My specs had a tragic accident today. After Sven helped me out at school with a superglue temporary fix, I went to the specs store to get new ones. We get Stick’s contact lens solution at a little glasses shop by our apartment, so I knew where to go, but I hadn’t really looked at potential frames. The prices ran from 98RMB up to over 3000, and the appearance went from hilariously awful to fashion model good, without much correllation between price and appearance.
There were no other customers on a Thursday afternoon, so the staff had a lot of time to help deal with my not-so-great Mandarin. I’m amazed by my Chinese skills, I successfully used the words for eyeglasses and break, with my new friend the past tense le, but mostly I’m guilty of excessive use of you, mei you and jige.
The best part was when the, uh, lens grinding guy (what do you call that job?) came over and asked me if I can see without my glasses. I told him I can’t see anything at all, and he told me that must be why the frames I picked are so big and ugly and I should try these ones instead! Oh, Chinese honesty. I told him I didn’t like the ones he picked either, since they were so loud, they’d clash with my face, and we argued for a while before agreeing on a third set of frames.
My new frames and new lenses came to just under $40, and they really could do it in under an hour, which is something LensCrafters has never managed to do for me. I have a strong prescription, and this is the first time I’ve gotten same-day glasses since I was a kid. This is also the first time the optician hasn’t commented that I have really bad sight for someone so young. Then again, maybe he did and I just didn’t understand him.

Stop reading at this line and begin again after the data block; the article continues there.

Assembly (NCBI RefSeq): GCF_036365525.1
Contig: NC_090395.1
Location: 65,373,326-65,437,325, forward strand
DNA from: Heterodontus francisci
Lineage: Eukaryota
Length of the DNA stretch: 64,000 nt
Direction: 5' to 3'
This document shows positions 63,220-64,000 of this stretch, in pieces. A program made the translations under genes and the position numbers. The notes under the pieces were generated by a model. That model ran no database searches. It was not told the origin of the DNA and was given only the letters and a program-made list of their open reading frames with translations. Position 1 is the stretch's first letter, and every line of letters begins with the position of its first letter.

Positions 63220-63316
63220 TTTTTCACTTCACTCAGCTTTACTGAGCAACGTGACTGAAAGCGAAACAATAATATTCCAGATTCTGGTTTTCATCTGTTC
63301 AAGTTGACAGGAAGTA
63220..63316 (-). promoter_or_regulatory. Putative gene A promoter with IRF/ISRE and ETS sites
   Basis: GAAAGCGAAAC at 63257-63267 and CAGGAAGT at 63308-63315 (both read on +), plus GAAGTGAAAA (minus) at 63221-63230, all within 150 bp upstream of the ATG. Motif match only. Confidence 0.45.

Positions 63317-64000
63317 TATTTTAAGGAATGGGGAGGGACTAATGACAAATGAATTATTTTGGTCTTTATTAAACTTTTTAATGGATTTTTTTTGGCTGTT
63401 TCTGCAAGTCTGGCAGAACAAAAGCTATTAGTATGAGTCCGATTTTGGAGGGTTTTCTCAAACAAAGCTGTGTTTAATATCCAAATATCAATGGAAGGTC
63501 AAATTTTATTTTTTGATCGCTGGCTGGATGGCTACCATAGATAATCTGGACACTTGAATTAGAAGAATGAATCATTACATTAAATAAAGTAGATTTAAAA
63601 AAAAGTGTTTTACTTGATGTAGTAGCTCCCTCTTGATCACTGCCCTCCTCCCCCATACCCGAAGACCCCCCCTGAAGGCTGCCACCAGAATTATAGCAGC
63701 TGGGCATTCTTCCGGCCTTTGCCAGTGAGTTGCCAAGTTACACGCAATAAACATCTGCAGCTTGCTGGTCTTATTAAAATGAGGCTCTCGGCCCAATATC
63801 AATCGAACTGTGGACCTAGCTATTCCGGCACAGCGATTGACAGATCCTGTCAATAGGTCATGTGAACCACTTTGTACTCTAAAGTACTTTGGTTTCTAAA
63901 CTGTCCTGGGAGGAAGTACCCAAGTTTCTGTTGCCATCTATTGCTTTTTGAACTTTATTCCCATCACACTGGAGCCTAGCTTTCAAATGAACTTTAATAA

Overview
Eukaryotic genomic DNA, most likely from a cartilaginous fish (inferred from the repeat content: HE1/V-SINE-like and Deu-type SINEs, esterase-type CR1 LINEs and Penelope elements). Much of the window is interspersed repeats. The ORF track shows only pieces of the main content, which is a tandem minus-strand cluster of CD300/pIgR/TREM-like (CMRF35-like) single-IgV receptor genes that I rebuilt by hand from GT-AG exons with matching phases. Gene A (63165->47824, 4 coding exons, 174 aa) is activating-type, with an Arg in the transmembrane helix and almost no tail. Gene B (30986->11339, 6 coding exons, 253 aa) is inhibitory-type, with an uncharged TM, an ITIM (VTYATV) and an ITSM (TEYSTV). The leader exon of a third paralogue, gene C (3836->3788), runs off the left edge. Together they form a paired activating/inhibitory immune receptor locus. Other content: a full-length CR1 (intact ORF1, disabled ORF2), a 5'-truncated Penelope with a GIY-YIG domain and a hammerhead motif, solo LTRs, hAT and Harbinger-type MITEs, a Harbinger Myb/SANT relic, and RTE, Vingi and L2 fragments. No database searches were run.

I had to call Stick to come down and bring me some cash though, because I’d forgotten to bring any. Fortunately the store is about a block down from our house, so he was there before my glasses were finished.
I guess I forgot to bring money because on the way down, I was a little fixated on remembering my Chinese vocab and worrying about my broken glasses. And, I was bit focused on the fact that the word for glasses and the word for cheap beer are disturbingly similiar. Yanjing means both eyeglasses and a local brewery that produces a beer that’s literally cheaper than water.
I wonder if there’s a separate word for beer goggles.
(Probably) Similar Posts:
- Rose-Colored on February 7, 2008
- Food I Don’t Hate on November 28, 2006
- Vanity Fare on January 4, 2005
- The Price of Tea in China on May 15, 2006
- A Visit to the Blinking Doctor on April 26, 2005